A LinkedIn poll carried out by People Management has found that half (49 per cent) of employees do not feel supported in discussing their mental health at work, with just under two in five (37 per cent) saying they do. A further 14 per cent said they were unsure.
The poll comes after firms were accused of ‘mental health washing’ on World Mental Health Day (10 October) – a phrase meaning businesses promote its importance but do not have policies to match it.
Debra Clark, head of wellbeing at independent health adviser Towergate Health & Protection, told People Management that the “biggest barrier” to organisations doing more to support their people with mental health conditions was “the stigma that still exists”.
She said: “This includes societal stigma and worrying that admitting to mental health issues at work will impact their ability to progress or that colleagues’ perceptions of them will change for the worse. However, it also includes self stigma – not wanting to admit to ourselves that there is a problem.”
Role modelling is “extremely important because otherwise mental health support can look like, or even become, a tick-box exercise”, she continued. “The culture of a company, demonstrated from the most senior leaders down, is critical in allowing others in the business to admit when they are perhaps struggling or need some support or additional flexibility.
“This could be done through sharing personal stories of mental health challenges but also more subtle actions like not emailing outside of work hours, sharing with colleagues if leaving early for a yoga class or not just saying ‘I’m fine’ when someone asks how you are.”
Additional research by Towergate Health & Protection found that just over half (54 per cent) of companies provide support for their employees’ mental health and wellbeing.
It also found that 70 per cent of large corporates provide support for mental health and wellbeing, but this figure dips to half (49 per cent) for SMEs and 37 per cent for micro companies.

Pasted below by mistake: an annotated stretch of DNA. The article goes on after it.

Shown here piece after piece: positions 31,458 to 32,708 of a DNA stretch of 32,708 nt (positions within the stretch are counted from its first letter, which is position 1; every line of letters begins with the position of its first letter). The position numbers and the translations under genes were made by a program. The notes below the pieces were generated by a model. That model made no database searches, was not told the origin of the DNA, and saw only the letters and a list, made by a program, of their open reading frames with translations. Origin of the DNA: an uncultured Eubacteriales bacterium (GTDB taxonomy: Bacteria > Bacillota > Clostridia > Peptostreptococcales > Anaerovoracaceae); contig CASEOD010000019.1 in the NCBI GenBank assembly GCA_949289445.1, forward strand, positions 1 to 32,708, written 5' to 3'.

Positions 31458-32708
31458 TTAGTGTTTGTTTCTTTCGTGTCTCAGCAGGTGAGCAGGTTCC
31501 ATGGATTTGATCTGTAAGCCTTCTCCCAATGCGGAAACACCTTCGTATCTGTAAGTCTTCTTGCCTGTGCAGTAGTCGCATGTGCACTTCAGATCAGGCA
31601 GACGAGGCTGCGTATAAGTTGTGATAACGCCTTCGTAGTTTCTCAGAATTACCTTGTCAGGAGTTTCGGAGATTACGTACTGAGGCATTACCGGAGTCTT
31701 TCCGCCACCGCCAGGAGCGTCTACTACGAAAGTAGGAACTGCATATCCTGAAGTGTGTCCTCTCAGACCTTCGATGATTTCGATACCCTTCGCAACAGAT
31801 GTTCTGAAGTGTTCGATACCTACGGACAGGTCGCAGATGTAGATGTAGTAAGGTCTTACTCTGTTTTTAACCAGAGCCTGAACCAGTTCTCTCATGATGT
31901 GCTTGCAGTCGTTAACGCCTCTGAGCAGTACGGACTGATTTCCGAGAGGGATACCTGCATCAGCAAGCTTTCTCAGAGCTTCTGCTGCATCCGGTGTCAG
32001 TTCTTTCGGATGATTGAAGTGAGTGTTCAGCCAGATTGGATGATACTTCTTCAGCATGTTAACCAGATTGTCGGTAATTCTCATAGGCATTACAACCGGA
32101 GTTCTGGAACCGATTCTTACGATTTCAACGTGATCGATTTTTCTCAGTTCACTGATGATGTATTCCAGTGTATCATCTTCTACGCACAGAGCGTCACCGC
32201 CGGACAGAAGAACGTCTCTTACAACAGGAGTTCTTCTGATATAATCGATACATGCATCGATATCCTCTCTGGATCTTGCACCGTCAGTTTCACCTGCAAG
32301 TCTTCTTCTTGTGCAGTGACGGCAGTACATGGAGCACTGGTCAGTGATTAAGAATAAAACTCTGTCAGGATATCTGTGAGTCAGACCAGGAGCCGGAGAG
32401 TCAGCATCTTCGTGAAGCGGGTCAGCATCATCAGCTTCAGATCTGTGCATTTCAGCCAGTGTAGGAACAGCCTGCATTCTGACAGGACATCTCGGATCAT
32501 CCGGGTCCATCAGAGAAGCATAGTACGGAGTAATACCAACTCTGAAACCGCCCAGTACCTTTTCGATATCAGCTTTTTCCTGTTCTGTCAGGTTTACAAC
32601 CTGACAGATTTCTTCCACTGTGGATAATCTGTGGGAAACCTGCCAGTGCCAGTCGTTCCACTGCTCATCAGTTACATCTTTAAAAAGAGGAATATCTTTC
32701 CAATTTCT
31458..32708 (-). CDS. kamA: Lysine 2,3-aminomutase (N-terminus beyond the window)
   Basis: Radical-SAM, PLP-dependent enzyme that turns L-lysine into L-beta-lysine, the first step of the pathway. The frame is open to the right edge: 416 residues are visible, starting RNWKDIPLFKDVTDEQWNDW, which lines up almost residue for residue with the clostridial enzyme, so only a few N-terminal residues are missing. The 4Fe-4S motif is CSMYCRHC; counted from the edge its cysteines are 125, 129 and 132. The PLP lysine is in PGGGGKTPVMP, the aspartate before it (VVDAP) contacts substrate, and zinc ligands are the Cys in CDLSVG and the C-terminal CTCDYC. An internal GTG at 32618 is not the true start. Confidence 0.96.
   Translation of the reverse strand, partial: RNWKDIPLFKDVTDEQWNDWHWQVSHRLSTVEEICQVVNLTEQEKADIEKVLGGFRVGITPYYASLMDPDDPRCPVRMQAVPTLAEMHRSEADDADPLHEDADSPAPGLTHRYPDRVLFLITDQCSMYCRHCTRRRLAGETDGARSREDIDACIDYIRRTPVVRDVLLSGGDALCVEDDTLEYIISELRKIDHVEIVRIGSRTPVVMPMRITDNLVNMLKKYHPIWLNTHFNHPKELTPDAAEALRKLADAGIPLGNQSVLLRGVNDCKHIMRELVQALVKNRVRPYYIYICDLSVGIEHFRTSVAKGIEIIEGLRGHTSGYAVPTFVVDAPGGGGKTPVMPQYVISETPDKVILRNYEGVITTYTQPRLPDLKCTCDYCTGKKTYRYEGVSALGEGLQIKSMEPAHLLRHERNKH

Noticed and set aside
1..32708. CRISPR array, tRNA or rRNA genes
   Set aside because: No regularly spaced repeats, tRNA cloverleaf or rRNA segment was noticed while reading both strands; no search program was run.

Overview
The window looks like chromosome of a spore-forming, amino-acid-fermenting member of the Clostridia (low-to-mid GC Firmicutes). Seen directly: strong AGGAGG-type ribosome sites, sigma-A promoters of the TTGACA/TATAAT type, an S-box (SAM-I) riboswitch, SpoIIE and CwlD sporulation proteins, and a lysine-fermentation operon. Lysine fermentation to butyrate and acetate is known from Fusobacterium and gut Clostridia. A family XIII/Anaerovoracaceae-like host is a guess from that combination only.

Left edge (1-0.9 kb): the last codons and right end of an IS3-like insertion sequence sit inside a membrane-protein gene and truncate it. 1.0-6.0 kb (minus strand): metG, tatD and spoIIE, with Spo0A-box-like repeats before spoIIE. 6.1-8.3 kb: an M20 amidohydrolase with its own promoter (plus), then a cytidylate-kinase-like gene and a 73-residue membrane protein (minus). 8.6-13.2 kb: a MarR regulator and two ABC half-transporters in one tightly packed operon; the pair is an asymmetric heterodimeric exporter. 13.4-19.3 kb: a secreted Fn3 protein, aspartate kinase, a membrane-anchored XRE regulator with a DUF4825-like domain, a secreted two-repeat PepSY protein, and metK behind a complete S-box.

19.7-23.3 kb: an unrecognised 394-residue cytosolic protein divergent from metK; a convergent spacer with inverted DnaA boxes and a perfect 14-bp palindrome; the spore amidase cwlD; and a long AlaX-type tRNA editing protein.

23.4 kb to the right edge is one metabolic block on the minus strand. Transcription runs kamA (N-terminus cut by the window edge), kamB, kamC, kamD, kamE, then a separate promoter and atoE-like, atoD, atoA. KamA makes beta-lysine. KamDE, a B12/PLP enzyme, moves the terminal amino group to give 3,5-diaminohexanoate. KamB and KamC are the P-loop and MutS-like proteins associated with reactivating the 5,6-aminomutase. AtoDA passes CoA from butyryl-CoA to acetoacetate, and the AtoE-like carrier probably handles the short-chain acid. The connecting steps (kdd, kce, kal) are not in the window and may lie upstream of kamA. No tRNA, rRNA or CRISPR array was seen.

Support also differs by industry, with firms in the construction industry least likely to provide mental health support (43 per cent), while employees in healthcare are most likely to have access to support (80 per cent).
Ross O’Brien, UK managing director of mental health tech firm Wysa, said companies’ ability to support workers’ mental health was not only beneficial to those individuals and the organisation, but wider society as well. “Currently the burden falls on the NHS to solve the mental health crisis. But we can see that employees are struggling more than the average population. The current delivery model is unable to cope with the scale of demand, so we need other solutions,” O’Brien said.
“Given that these people are quite simply responsible for driving forward the health of the economy, we need to support them to be their very best, for their own wellbeing and society’s.”
A collaborative approach is needed where employers signpost and support their staff to get the help they need, he continued, adding: “HR can be that front door to recovery.”
The CIPD’s Health and wellbeing at work report can be read here